Windows Vista has reached corporate customers and is en route to retailers and OEMs for release at the end of January. It’s going to be huge. I’m not going to support it. Here’s why…
The history of Microsoft’s releases is, to say the least, chequered. It has been a sequence of promises that have not been delivered. Worse than that the promises have been deliberately designes to frighten users away from switching to other operating systems that already contained these innovations. Let’s look at some:
Active Directory is an implementation of LDAP directory services by Microsoft for use in Windows environments. Active Directory allows administrators to assign enterprise-wide policies, deploy programs to many computers, and apply critical updates to an entire organization. An Active Directory stores information and settings relating to an organization in a central, organized, accessible database. Active Directory networks can vary from a small installation with a few hundred objects, to a large installation with millions of objects. [Wikipedia]
Active Directory was promised 1996 (to ship with NT 4.0). It was delivered in 2000, shipping with Windows 2000. Novel’s NDS (now called eDirectory) could do this in 1993.
Promised in 1990 to detract from the fact that Windows 3.0 was rubbish when compared to anything else on the market (ie NeXT and Mac System 7), it would theoretically feature an object oriented user interface, featuring direct manipulation of desktop objects, and an object oriented development environment. Neither of these features actually made it into Windows 95 – in fact it was little more than a re-polish of Windows 3.11 with the addition of a 32 bit API which was kept secret from other developers until after Office (which used it) had shipped.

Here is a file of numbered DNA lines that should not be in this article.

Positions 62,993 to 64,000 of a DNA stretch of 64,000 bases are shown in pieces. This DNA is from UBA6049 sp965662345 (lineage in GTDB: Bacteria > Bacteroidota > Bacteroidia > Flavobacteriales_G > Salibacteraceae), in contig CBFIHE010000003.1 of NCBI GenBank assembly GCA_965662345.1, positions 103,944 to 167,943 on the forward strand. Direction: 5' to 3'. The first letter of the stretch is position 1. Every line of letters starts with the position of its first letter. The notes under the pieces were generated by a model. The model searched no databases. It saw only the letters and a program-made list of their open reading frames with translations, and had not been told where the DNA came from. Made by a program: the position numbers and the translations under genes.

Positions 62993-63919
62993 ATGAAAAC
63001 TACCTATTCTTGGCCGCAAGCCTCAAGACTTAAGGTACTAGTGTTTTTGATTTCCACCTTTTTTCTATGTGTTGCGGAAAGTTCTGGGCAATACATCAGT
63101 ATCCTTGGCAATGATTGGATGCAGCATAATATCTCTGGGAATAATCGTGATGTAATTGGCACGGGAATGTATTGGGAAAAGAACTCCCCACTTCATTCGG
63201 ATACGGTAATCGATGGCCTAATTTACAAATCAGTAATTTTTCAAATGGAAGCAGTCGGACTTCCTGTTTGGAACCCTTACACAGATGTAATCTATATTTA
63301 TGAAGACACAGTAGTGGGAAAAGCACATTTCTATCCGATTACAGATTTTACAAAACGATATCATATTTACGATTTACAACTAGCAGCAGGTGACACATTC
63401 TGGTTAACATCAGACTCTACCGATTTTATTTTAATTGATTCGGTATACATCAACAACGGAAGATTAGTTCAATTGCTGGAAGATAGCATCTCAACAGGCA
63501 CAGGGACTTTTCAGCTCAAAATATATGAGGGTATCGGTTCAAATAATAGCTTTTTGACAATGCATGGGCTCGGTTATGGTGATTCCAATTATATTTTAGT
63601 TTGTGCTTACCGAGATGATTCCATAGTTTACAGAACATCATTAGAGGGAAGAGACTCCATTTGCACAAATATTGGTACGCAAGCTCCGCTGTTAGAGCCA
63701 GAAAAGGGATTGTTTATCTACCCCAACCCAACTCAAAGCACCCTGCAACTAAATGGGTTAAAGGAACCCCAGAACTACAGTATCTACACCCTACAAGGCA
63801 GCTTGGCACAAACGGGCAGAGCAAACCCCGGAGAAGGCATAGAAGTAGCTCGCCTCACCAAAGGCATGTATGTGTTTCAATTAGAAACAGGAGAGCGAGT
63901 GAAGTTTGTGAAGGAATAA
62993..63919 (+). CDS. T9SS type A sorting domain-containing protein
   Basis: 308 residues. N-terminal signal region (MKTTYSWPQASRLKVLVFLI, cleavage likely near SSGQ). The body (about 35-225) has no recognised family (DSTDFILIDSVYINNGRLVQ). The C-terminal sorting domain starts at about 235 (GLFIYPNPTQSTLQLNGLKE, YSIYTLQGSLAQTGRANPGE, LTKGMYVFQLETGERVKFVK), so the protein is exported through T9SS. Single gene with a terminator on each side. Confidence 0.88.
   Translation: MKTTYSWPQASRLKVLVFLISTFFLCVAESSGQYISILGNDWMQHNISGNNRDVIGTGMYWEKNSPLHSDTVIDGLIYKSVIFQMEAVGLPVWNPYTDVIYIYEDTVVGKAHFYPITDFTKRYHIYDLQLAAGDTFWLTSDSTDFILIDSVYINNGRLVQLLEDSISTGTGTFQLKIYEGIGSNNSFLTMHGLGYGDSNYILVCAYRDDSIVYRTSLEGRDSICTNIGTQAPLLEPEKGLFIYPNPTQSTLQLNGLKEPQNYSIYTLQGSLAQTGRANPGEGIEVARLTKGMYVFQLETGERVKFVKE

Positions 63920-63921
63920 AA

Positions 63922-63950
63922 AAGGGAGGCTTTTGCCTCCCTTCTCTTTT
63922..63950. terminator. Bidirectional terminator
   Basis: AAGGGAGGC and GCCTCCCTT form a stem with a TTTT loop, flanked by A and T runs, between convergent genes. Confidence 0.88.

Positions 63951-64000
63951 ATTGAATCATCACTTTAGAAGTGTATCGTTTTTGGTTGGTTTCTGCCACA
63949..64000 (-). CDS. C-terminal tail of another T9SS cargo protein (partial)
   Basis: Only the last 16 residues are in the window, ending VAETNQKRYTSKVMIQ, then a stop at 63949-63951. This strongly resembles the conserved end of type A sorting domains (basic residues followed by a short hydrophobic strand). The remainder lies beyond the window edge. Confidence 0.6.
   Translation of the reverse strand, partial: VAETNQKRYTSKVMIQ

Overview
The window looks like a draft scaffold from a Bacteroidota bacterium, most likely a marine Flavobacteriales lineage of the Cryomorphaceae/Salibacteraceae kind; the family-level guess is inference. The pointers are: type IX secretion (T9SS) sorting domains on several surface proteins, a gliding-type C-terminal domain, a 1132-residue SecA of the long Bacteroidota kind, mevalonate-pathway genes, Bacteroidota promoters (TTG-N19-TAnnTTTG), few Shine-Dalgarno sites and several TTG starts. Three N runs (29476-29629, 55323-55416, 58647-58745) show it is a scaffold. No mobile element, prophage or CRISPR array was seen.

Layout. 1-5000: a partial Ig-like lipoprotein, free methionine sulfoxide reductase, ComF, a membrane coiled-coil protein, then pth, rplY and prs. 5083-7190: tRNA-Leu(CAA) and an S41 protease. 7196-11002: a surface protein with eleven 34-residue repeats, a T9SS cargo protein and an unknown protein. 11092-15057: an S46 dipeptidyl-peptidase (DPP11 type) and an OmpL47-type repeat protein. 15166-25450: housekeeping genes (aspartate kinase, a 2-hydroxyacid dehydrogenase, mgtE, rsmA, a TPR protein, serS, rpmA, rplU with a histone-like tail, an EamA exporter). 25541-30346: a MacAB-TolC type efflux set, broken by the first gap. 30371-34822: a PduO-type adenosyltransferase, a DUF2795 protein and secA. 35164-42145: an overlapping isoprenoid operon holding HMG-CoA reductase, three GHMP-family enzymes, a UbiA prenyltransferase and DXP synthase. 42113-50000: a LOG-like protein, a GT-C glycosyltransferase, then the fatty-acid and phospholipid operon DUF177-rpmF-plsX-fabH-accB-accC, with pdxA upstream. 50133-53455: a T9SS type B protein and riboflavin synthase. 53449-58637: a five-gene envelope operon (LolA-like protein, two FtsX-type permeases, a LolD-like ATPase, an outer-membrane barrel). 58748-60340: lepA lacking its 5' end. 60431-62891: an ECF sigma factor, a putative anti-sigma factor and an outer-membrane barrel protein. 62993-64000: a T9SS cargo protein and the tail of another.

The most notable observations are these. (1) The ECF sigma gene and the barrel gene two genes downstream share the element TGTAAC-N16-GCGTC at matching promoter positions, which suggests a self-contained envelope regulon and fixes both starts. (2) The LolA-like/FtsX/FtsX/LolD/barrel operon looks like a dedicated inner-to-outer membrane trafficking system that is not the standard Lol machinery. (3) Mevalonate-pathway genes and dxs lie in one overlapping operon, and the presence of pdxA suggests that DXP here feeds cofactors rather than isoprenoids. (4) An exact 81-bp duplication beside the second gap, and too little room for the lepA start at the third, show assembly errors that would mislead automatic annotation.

Meanwhile NeXT already had both an object oriented user interface and an object oriented development environment. It also supported distributed computing to boot and had been available since 1993.
Windows XP was set to deliver many of the same features promised for Windows 95. It arrived five years late and didn’t have a range of features available in Mac OS X that shipped seven months earlier.
Which brings us to Vista. The list of features promised that have been dropped is longer than the list of ones that remain in. There is also more than a slight suspicion that the developers were given a copy of Mac OS X and told to copy it. Have a look at the hilarious video attached to this review [nytimes.com] by David Pogue.
Not only that but many of the shiney new features of Vista I’ve had running on my linux box [linuxforums.org] for ages.
So good at promising the world and failing to deliver are they that several companies have filed against them in Iowa [Groklaw.net], the problem being that Microsoft’s half baked promises and the difficulty in getting other products shipped with Windows (both technically and because of restrictions placed on OEM manfacturers) not to mention the forcing of OEMs to promise not to ship any other OS on their machinery with Windows (heaven forfend that consumers be given a choice!) all adds up to anti-competitive behaviour which has destroyed products that were better.
I’ve Had Enough